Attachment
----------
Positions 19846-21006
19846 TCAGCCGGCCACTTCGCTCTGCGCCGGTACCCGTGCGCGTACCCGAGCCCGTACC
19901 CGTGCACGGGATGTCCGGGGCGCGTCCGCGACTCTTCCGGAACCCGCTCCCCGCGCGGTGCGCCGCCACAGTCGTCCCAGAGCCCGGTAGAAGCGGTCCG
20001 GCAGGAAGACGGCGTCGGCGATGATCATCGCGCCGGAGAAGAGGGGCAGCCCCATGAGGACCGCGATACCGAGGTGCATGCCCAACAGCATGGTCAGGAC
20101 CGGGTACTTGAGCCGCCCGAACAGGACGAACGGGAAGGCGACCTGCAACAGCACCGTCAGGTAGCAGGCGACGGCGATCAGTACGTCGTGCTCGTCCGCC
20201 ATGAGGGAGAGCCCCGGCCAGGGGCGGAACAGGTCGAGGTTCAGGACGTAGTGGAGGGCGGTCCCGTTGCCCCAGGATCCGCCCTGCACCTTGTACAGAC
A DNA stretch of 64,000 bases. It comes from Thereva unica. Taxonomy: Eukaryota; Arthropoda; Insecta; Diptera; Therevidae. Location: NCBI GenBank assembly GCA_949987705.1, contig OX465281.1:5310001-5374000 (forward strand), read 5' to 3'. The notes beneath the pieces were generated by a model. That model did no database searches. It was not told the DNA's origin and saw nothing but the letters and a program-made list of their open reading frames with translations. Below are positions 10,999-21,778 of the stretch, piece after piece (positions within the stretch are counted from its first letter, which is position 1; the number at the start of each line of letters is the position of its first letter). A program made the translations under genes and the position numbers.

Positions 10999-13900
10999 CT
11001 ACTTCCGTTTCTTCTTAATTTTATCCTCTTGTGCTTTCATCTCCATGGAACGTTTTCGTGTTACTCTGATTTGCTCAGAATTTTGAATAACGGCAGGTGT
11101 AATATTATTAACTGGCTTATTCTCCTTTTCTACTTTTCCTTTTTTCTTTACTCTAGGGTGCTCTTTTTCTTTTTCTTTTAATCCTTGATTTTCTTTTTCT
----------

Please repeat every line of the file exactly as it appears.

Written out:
Positions 19846-21006
19846 TCAGCCGGCCACTTCGCTCTGCGCCGGTACCCGTGCGCGTACCCGAGCCCGTACC
19901 CGTGCACGGGATGTCCGGGGCGCGTCCGCGACTCTTCCGGAACCCGCTCCCCGCGCGGTGCGCCGCCACAGTCGTCCCAGAGCCCGGTAGAAGCGGTCCG
20001 GCAGGAAGACGGCGTCGGCGATGATCATCGCGCCGGAGAAGAGGGGCAGCCCCATGAGGACCGCGATACCGAGGTGCATGCCCAACAGCATGGTCAGGAC
20101 CGGGTACTTGAGCCGCCCGAACAGGACGAACGGGAAGGCGACCTGCAACAGCACCGTCAGGTAGCAGGCGACGGCGATCAGTACGTCGTGCTCGTCCGCC
20201 ATGAGGGAGAGCCCCGGCCAGGGGCGGAACAGGTCGAGGTTCAGGACGTAGTGGAGGGCGGTCCCGTTGCCCCAGGATCCGCCCTGCACCTTGTACAGAC
A DNA stretch of 64,000 bases. It comes from Thereva unica. Taxonomy: Eukaryota; Arthropoda; Insecta; Diptera; Therevidae. Location: NCBI GenBank assembly GCA_949987705.1, contig OX465281.1:5310001-5374000 (forward strand), read 5' to 3'. The notes beneath the pieces were generated by a model. That model did no database searches. It was not told the DNA's origin and saw nothing but the letters and a program-made list of their open reading frames with translations. Below are positions 10,999-21,778 of the stretch, piece after piece (positions within the stretch are counted from its first letter, which is position 1; the number at the start of each line of letters is the position of its first letter). A program made the translations under genes and the position numbers.

Positions 10999-13900
10999 CT
11001 ACTTCCGTTTCTTCTTAATTTTATCCTCTTGTGCTTTCATCTCCATGGAACGTTTTCGTGTTACTCTGATTTGCTCAGAATTTTGAATAACGGCAGGTGT
11101 AATATTATTAACTGGCTTATTCTCCTTTTCTACTTTTCCTTTTTTCTTTACTCTAGGGTGCTCTTTTTCTTTTTCTTTTAATCCTTGATTTTCTTTTTCT